During my time at Booking.com, I worked for several years on the reviews team and I was the designer in charge of the reviews collection flow. After a user completed a trip, we asked them for reviews of hotels, cities, and points of interest they visited. This information was then used to inform other travelers and help them to have the best possible trip.
The experiment below focused on the city review form where a user would review the city they visited and provide other helpful information to their fellow travelers.
Our city review form looked like this:
Based on previous experiments on similar forms and in-person user tests, we knew that the “title” field can be a surprisingly difficult obstacle for users who are completing review forms. Even though the full review field is larger, it’s easier for users to fill out because they can write freely about their experience without constraints. By contrast, the title field requires the user to summarize their experience in just a few words which can actually be more challenging. It reminds me of the famous quote: “If I had more time, I would have written a shorter letter.”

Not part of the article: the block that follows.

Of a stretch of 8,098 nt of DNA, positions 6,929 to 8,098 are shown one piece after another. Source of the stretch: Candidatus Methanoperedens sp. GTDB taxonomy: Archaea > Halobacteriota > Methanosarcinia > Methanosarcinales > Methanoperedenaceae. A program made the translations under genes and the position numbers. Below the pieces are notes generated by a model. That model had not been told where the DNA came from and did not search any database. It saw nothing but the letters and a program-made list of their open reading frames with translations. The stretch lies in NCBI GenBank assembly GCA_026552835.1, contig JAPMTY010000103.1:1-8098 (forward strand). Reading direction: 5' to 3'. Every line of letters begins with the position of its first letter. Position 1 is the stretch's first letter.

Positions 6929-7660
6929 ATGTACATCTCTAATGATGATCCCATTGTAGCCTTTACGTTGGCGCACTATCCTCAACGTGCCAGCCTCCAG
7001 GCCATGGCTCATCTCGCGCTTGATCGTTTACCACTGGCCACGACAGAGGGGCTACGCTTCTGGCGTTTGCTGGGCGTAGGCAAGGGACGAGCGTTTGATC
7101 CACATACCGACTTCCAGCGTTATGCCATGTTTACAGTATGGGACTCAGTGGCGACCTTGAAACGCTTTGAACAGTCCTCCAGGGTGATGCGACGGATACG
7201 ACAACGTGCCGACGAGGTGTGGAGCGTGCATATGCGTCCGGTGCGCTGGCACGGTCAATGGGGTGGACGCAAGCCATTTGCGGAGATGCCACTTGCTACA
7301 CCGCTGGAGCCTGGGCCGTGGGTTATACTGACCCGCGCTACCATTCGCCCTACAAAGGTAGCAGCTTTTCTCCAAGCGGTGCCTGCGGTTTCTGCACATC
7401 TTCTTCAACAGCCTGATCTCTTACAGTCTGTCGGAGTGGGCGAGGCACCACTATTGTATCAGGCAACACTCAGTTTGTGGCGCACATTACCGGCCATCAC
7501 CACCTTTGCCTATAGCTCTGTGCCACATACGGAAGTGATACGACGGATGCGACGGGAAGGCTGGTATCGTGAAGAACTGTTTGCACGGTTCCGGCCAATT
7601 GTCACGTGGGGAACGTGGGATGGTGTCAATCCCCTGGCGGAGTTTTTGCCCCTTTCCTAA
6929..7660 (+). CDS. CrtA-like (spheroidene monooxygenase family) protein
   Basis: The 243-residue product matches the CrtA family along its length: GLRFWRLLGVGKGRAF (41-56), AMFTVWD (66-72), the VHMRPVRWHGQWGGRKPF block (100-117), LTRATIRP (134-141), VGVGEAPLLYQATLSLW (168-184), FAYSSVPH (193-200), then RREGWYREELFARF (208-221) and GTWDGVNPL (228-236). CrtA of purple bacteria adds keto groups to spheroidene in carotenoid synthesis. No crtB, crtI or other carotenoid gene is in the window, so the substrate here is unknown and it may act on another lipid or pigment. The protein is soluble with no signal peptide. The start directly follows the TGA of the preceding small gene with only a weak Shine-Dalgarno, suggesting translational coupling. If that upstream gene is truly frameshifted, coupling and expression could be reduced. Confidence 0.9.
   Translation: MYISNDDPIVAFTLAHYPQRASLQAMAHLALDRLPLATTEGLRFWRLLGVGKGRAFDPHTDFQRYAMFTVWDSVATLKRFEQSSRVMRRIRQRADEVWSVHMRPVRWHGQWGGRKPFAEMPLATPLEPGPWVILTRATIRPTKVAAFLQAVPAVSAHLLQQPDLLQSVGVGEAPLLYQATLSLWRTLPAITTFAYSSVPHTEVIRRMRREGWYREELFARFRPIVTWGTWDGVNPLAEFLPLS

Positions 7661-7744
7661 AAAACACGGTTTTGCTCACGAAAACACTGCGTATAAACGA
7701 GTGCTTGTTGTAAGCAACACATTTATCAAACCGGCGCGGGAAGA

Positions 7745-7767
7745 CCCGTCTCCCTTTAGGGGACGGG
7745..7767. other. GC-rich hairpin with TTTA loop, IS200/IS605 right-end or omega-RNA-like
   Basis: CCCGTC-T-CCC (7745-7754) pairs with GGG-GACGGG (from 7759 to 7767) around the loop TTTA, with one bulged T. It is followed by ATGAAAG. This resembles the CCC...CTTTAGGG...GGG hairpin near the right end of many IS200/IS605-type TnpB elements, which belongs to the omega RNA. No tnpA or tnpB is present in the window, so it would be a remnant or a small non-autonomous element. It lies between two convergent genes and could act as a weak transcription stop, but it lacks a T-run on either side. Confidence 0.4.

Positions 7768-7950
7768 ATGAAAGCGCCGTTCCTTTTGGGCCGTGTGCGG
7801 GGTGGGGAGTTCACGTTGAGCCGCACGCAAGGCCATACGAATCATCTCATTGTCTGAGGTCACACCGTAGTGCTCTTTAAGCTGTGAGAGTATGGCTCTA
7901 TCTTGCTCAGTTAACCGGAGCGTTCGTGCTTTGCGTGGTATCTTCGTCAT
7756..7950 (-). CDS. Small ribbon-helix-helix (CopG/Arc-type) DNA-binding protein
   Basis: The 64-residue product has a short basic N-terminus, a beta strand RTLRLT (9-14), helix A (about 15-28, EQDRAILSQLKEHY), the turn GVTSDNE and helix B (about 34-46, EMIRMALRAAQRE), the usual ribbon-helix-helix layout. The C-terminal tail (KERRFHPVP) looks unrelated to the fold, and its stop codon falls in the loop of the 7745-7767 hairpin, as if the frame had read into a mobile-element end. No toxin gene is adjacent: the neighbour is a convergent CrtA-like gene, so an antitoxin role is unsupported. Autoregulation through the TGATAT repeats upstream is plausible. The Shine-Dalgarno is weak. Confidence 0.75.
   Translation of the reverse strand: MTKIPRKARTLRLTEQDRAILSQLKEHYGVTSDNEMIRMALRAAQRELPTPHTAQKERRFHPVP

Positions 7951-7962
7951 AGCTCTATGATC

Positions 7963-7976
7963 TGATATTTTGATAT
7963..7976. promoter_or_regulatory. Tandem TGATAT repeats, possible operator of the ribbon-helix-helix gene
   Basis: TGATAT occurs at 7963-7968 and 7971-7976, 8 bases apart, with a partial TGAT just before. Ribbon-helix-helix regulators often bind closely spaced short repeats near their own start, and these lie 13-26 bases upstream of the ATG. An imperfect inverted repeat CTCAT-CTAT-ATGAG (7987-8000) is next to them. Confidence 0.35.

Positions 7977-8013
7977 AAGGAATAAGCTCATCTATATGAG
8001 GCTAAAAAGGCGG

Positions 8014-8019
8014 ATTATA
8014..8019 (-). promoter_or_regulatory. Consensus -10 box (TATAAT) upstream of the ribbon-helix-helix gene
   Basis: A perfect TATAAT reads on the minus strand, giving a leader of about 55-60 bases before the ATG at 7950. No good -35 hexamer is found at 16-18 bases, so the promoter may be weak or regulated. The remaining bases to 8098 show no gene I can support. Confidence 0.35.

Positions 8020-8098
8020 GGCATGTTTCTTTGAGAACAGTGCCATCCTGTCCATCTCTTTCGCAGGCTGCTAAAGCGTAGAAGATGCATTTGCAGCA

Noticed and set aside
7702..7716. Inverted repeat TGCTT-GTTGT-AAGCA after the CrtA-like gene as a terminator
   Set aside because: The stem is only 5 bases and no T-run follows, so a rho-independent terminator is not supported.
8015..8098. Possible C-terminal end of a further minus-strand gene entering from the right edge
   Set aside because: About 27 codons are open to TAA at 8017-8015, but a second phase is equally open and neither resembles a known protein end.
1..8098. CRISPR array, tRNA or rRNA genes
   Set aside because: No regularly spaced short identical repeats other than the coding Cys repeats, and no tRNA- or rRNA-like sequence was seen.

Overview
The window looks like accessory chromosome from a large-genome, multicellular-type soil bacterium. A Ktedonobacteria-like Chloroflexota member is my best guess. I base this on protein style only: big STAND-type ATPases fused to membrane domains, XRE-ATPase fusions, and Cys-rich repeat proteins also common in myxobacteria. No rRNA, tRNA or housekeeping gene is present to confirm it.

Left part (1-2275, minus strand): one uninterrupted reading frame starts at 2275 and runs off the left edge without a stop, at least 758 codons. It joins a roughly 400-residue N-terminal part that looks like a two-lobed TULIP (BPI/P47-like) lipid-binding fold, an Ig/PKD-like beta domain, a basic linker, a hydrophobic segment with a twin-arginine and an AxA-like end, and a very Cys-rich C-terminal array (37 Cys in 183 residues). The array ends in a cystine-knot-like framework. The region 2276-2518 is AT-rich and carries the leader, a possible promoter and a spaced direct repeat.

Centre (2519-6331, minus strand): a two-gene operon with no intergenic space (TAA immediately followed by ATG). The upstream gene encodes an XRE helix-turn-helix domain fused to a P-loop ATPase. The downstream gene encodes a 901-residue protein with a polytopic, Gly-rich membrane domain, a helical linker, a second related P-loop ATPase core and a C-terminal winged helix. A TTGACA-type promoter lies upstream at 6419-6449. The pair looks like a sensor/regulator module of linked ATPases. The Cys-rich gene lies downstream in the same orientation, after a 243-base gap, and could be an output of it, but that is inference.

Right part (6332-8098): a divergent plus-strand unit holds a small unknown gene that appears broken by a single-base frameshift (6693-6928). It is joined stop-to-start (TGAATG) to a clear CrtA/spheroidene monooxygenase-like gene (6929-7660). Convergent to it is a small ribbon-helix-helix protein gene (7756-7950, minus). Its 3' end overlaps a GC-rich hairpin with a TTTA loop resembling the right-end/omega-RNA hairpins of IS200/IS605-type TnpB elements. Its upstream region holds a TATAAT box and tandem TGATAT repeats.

Because the review title was not a crucial element in city reviews, we decided to remove it as an A/B test to see if we could increase the submission rate of the form.
We ran the experiment for one full week, with a total of 900k visitors in both variants. Our primary goal destination review submitted increased 7.51% (± 0.30%) in the “B” version of the test. In short, it was a definitive win.
Although the obvious learning here is that removing fields, especially difficult ones, can improve form conversions, it’s also worth noting that sometimes it’s not obvious which are the “difficult” fields. At first glance, we might have assumed that the title field would be a relatively easy field, because it is so short. But through user testing and experimentation we discovered the opposite.